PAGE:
The secrets of Venetian churches – San Marcuola
Often tourists wander around Venice overwhelmed by contradictory feelings about the city on water. On their way, they pass by the doors of churches and it may not occur to them to enter. But these religious buildings are repositories of Venetian history. Each painting or sculpture, ancient column or icon can reveal interesting details about unknown Venice and the people who lived in and created it. Today I invite you to have a guided tour and to enter the Church of San Marcuola.
Church of San Marcuola
To begin with, the name of the church is very strange. No Saint Marcuola ever existed: the church was dedicated to two saints, Hermagoras and Fortunatus. Their names were difficult to pronounce, so over time they were run rapidly together by the local dialect to produce Marcuola. The old church was rebuilt by Antonio Gaspari and Giorgio Massari in the 18th Century. The façade is still unfinished.
There are lots of good statues of the saints and one of the first paintings of Tintoretto, the Last Supper. For the same church Jacopo Tintoretto also painted Christ Washing the Disciples’ Feet which is now in the Prado Museum in Madrid.
The names of some of the people buried in this church are still visible on the floor. Some were patricians who lived nearby and others were foreigners who left their mark on the history of Venice.
One of the stones bears the name of a very famous singer of the 18th Century: Faustina Bordoni Hasse, who is buried inside the church. We will look in vain, however, for the name of an Italian poet, Caterina Dolfin, although she is also buried in this church.
A very beautiful woman with a strong character and an extraordinary fate, she published her sonnets with the pseudonym Dorina Nonacrina. As a young noblewoman she was obliged, as the custom of the time demanded, to undergo an arranged marriage. Her mother chose Marcantonio Tiepolo, a patrician with wealth enough to pay the debts of Caterina’s family and to assure her a life suitable to her rank. Many women of that period were given by their families in marriage to much older spouses. Caterina, however, fought back: she was able to prove that her arranged marriage wasn’t legal because it had been contracted without her permission and she even managed to obtain an annulment from the Patriarch of Venice! She certainly knew the price of freedom! Caterina lived at the centre of Venetian intellectual life and counted many powerful people among her friends. Her prestigious casini – a kind of literary salon – were visited by famous poets, professional writers and other local erudite figures. While she was still married, one of these young intellectuals became a close friend. This was the future politician Andrea Tron, Procurator of Venice Andrea Tron, known as a “Padron”, or leading man, of Venice.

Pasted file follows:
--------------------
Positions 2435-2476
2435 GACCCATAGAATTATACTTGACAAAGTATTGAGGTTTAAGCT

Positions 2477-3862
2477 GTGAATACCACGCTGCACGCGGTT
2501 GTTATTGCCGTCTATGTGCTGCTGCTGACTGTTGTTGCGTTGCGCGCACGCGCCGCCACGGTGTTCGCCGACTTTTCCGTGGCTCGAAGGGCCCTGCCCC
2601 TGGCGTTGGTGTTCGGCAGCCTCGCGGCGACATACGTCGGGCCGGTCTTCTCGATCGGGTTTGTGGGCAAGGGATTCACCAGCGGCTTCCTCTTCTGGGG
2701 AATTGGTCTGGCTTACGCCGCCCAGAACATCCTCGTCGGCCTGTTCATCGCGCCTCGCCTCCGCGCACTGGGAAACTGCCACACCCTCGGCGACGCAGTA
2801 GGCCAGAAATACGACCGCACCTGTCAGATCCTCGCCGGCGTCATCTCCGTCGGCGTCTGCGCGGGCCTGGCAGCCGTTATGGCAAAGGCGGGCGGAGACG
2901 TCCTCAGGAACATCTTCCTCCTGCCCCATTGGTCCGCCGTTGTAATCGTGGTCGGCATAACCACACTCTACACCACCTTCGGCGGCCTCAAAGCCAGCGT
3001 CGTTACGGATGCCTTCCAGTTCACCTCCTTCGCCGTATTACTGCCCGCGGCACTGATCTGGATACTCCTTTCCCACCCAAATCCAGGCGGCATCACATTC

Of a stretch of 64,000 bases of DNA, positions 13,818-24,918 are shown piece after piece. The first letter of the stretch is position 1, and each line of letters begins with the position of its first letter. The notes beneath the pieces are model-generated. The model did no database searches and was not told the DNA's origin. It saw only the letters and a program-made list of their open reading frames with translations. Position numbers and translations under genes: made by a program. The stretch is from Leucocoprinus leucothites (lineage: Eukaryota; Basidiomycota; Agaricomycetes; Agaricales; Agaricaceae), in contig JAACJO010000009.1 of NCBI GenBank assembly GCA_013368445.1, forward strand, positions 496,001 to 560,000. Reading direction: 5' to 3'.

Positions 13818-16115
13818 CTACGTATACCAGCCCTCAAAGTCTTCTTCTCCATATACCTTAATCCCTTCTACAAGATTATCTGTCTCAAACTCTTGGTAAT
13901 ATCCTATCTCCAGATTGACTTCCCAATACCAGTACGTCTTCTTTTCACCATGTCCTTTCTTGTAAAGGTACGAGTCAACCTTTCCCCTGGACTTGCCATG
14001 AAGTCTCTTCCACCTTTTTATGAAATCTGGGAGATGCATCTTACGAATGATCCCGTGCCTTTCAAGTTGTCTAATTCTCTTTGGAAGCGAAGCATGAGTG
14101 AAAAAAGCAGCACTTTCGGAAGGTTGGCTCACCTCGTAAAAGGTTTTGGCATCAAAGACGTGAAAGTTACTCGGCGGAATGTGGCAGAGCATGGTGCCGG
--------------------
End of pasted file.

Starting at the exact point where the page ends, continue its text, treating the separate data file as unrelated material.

Having regained her freedom from her husband, Caterina became the wife of Procurator Tron. She was an enormously intelligent woman who threw herself into serious political battles in the name of freedom. For example she gave important support to her husband over the question of ecclesiastic reform and the abolition of several monasteries known to be flaunting the rules of religious decorum. On one occasion, Caterina was called before the Venetian Inquisition, accused of owning the works of Rousseau and Voltaire. The political philosophy that had been developed by these famous writers and philosophers was prohibited because of its influence on the Enlightenment. But Caterina was herself an Enlightenment thinker, as she had shown by striving for liberty and progress or in her intolerance of church abuses! In the eyes of her enemies, however, a noblewoman who ignored the laws of the church, who conversed as an equal in her salons with men who, though of high standing culturally were of doubtful reputation, a woman who read and wrote about freedom, love and tolerance – such a woman appeared to lead the life of a courtesan. Rumours were concocted that Andrea Tron could never be elected Doge because of the scandal surrounding his beautiful wife, and thus his rival, Paolo Renier, was elected instead. (On the subject of Renier’s imprudent marriage to a lowly ballet dancer, the town gossips were strangely silent). Among the many poets and writers of the day who dedicated works to Caterina Dolfin, was the playwright Carlo Goldoni, with his tragicomedy The Savage Beauty.
A small church in Cannaregio gives us a brief glimpse into Venetian life of the 18th Century and shows us how much art and history of this once powerful Venetian Republic is contained in the details of her churches.